Have we done enough with diabetic education? A pilot study

Noor Azimah Muhammad, R. Radzniwan, Zuhra Hamzah, Khairani Omar

Research output: Contribution to journalArticle

8 Citations (Scopus)

Abstract

Background: Patients' education and empowerment are essential parts of a disease management. Patients have to be educated on the disease as well as lifestyle changes that they need to practise for a holistic and consistent improvement in their disease status. This study examined patients' knowledge on diabetes and nutrition as well as the role of dietician in the patient education. Methods: This was a cross-sectional study of patients aged more than 18 years, in a primary care centre in Kuala Lumpur. Patients responded to a pre-tested self-administered questionnaire which contains socio-demographic profiles of patients, knowledge on diabetes and nutrition. Patients were also asked on dietician consultation and the number of dietician visits. Patients were conveniently selected on the data collection days. Only consented patients and those who could understand Malay or English language were selected. Results: There were 110 patients who participated in the study. Overall the patients had good knowledge on diabetes and nutrition. The mean total knowledge score was 71.2% ± 9.34. Domains such as diabetes complications, exercise, meal practice, food sources and proportion need reinforcement. Only 60 (54.9%) patients had seen a dietician. Patients who had seen dietician showed significantly higher level of knowledge score (p=0.04). However frequent meeting with the dietician did not show any significant improvement in the knowledge (p=0.10). Factors such as patients' gender, ethnicity, level of education, employment status, glycaemic level, duration of illness and body mass index did not show any significant association with the overall diabetic and nutrition knowledge. Conclusion: There is still a need to improve the overall diabetic education particularly in areas that patients were lacking such as diabetes complications, exercise, meal practice, food sources and proportion. It is equally necessary to encourage all diabetics to see a dietician since it helps to improve their level of knowledge as shown in this study.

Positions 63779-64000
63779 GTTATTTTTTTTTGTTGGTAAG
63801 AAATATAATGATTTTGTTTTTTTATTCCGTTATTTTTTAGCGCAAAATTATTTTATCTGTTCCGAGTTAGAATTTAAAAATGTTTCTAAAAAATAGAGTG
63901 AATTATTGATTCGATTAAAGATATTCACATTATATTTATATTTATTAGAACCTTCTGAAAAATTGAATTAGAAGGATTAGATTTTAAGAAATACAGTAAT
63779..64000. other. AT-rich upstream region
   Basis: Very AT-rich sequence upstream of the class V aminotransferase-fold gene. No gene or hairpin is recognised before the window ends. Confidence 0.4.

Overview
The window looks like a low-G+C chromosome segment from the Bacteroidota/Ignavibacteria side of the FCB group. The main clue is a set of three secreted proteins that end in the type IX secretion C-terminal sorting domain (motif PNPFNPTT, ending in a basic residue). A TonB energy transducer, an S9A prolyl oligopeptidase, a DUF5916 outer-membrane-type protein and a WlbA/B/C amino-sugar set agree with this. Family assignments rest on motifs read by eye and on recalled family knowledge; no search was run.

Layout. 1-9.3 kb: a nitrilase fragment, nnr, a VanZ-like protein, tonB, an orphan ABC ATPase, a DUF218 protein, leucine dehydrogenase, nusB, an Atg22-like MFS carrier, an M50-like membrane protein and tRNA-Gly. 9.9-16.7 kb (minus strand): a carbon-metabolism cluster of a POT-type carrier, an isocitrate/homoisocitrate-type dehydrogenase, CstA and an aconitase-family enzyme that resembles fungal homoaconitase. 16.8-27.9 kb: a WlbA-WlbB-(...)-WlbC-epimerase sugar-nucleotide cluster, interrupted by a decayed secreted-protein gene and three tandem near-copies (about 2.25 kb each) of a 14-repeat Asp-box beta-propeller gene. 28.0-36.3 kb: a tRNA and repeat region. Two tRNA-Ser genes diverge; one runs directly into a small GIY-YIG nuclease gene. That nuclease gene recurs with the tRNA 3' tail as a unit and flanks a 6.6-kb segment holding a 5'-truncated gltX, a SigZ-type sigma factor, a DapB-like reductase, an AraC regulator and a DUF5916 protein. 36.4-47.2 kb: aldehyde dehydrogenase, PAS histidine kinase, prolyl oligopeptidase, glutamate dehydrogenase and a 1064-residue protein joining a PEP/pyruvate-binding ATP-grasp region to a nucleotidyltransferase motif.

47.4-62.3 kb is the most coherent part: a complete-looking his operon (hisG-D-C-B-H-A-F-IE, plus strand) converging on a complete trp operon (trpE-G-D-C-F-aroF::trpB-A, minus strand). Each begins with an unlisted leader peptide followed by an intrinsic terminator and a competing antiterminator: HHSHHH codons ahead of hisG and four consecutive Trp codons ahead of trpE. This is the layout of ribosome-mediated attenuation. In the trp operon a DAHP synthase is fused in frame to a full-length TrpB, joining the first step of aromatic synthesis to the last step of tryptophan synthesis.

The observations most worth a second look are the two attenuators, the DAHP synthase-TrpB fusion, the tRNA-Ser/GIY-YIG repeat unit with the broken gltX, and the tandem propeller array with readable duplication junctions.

Original languageEnglish
Pages (from-to)24-30
Number of pages7
JournalMalaysian Family Physician
Volume5
Issue number1
Publication statusPublished - 2010

Fingerprint

Education
Nutritionists
Patient Education
Diabetes Complications
Meals
Exercise
Patient Participation
Food
Disease Management
Life Style
Primary Health Care
Body Mass Index
Language
Referral and Consultation
Cross-Sectional Studies
Demography

Keywords

  • Diabetes
  • Dietician
  • Glycaemic control
  • Knowledge
  • Nutrition

ASJC Scopus subject areas

  • Family Practice
  • Community and Home Care

Cite this

Have we done enough with diabetic education? A pilot study. / Muhammad, Noor Azimah; Radzniwan, R.; Hamzah, Zuhra; Omar, Khairani.

In: Malaysian Family Physician, Vol. 5, No. 1, 2010, p. 24-30.

Research output: Contribution to journalArticle

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